The Irish in America

Clancy Wrap-up

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Two more Clancy girls in America…

Mollie Clancy sent Margaret $100 as a wedding gift in the 1960s, and Margaret recalled posting a letter to Flushing, New York, which may or may not have been for Mollie.  Mollie never married.

That’s what Jim had to go on we he began his search for Mollie Clancy.  He positively identified Mollie’s arrival in New York using the New York Passenger Lists database on  On September 28, 1907 the S.S. Campania from Queenstown, Ireland arrived at New York harbor with Mollie Clancy, a twenty-year-old servant from Moylough, County Galway on board.  Mollie was accompanied by two other young people from Moylough: Martin Cosgrove (laborer) and Maggie Lyons (servant).

Jim was unable to trace Mollie after her arrival.  More research time would definitely result in more information on where she lived.  Mollie showed up on Jim’s radar again with documentation of a return trip from Ireland in 1938. The US Passport Applications on only go to 1925, so that would not help with Mollie.

Nora Clancy O’Hara remains a mystery, for now. Margaret told us she appeared on the 1901 Irish census, but not the 1911.  We could assume she made the journey to America sometime between 1905 and 1910, but she doesn’t appear in the passenger list database.  Again, I am sure that more time could produce results about Nora.  Jim did locate a Nora O’Hara in the Social Security Death Index who died in Flushing, New York in September of 1966, with a birth date of April 20, 1885.

The Other Clancy Siblings…

Margaret filled me in on the Clancy siblings who remained in Ireland.  Her grandfather Thomas stayed on the family’s homeplace, while a grand-uncle Pat built a house nearby.  Pat is said to have helped finance Nellie’s education as a teacher.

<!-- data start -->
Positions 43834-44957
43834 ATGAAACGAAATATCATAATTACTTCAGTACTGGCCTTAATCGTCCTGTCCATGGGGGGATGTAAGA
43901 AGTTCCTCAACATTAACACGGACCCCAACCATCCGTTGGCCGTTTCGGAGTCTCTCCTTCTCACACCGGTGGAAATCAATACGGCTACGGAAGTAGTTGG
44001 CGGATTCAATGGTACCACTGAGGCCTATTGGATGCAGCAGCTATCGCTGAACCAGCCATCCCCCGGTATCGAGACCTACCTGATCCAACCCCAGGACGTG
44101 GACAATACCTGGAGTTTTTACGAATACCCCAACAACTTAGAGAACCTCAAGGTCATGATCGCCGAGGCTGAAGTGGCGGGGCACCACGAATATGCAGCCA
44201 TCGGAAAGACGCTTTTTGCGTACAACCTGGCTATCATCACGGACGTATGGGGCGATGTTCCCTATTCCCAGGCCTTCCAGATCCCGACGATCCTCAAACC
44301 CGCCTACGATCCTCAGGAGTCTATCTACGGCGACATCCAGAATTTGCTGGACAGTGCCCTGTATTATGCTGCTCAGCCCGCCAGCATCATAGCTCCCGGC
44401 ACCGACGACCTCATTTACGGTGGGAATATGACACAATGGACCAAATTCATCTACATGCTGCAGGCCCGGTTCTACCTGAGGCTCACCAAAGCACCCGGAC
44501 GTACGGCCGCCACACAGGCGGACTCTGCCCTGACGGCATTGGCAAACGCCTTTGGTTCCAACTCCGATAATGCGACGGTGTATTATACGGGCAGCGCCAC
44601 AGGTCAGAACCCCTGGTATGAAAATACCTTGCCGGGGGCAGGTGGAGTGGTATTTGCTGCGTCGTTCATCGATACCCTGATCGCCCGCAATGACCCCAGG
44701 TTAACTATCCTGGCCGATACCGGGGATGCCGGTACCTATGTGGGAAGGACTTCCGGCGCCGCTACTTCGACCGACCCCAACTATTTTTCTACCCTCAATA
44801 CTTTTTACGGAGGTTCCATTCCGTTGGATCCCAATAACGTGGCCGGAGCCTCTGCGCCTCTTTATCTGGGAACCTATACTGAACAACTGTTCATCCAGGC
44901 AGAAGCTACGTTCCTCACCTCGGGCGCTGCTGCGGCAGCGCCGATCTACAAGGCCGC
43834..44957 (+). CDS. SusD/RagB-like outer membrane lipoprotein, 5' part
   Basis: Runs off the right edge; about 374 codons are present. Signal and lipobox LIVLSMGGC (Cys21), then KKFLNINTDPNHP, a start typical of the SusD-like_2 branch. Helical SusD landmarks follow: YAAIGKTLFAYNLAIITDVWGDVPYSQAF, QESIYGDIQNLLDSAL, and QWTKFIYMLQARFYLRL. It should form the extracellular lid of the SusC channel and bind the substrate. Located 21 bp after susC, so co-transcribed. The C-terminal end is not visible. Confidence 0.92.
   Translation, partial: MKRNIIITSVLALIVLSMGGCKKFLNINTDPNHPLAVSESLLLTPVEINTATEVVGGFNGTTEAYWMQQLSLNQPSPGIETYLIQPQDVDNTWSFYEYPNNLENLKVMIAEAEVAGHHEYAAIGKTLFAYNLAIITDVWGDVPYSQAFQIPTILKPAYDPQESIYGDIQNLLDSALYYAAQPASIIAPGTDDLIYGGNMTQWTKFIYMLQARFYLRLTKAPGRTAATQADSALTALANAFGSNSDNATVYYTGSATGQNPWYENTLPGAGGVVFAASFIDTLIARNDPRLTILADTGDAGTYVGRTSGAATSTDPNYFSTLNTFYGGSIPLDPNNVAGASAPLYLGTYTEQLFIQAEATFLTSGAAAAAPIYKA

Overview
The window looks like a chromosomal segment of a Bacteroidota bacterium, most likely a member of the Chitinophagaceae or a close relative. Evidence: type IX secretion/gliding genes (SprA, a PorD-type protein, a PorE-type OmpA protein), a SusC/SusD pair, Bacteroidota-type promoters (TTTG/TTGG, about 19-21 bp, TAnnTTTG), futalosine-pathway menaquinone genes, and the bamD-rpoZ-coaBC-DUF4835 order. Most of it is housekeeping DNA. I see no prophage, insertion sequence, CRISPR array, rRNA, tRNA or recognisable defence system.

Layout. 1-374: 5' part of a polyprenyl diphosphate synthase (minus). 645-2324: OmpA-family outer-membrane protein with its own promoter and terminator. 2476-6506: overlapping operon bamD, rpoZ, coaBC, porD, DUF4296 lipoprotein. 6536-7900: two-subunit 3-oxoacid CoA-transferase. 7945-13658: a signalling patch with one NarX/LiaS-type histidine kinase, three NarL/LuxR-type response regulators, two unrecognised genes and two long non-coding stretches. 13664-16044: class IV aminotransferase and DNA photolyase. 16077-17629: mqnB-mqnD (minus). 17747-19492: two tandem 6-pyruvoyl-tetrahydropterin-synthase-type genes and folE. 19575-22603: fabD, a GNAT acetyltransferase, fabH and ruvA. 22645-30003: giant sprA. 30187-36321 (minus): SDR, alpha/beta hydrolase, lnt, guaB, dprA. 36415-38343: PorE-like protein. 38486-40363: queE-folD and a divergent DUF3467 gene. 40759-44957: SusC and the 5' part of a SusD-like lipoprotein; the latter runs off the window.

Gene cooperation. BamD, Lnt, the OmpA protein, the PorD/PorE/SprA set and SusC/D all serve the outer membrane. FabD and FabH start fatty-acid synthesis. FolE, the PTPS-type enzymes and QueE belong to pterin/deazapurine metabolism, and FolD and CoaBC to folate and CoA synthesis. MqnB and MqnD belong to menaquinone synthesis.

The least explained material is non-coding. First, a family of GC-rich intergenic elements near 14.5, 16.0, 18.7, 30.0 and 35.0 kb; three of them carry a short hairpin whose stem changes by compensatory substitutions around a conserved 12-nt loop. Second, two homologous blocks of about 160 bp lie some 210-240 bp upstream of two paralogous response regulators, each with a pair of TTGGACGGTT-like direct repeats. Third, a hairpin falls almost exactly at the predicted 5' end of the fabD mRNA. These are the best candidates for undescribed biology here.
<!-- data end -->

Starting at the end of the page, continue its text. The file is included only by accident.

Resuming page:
An interesting historical side-note: Margaret had an uncle Thomas who emigrated to England and who worked for the post office in London.  He returned to Moylough with his family for a couple of years during World War II, driven from London by the German bombing.  Margaret does not know when they came or when they left, and said that Tom never returned to Ireland.  However, Margaret paid him a visit in England in 1967.

Making the connection…

Margaret emailed me the other day, and she told me that she had phoned a granddaughter of Catherine (Clancy) and John Coogan living in California, and she was writing to her to fill her in on some family history. Jim identified the California woman as a very probable match.  Margaret wrote, “It is all slotting into place.”  I am pleased that we could help her fill out the American branch of her family tree.

Only two Clancy sibling would live out their lives on Irish soil.  This story is by no means unusual for the time and the place, but that does not diminish the profound emotional impact emigration had – and continues to have – on families.  Profound enough that over one-hundred years after her grand-aunts and uncle left Ireland for America, Margaret was curious enough about what happened to her relatives to search for answers.

That’s all on the Clancy family…for now.  We will see if Margaret learns any new bits of information from her new-found American cousin!  I hope that this example has shown you how easy it can be to trace your American relatives.

Note: In an earlier post on the Clancys I mentioned their father’s name was listed as Theo. (Theodore)…I was wrong, it was Tho. (Thomas)…Thomas was Margaret’s great-grandfather’s name.


Author: Aine

I live in Saint Paul, Minnesota. My heritage pretty much covers the map of Ireland: great-great-grandparents from Cork (Crowley, Foley, Regan), a great-great-grandmother from Clare (Quinn), a great-great-grandfather from Fermanagh (McMahon) and his wife's parents from Mayo (McAndrew), a great-grandmother from Connemara (Hannon) married to my great-grandfather from Laois (McCormack), great-grandparents from Sligo (Flannery), and a great-grandmother from Kildare (Hill). All of those people ended up in Minnesota, where my four grandparents were born. Three and four generations after my people left Ireland for America, I retain all Irish heritage. So much for the melting pot...

One thought on “Clancy Wrap-up

  1. I have enjoy learning about the Clancy family. By accident I found artcles about Nellie, Marjory, and Katherine Clancy’s death. I have already sent a comment to you via Ancesty messages.

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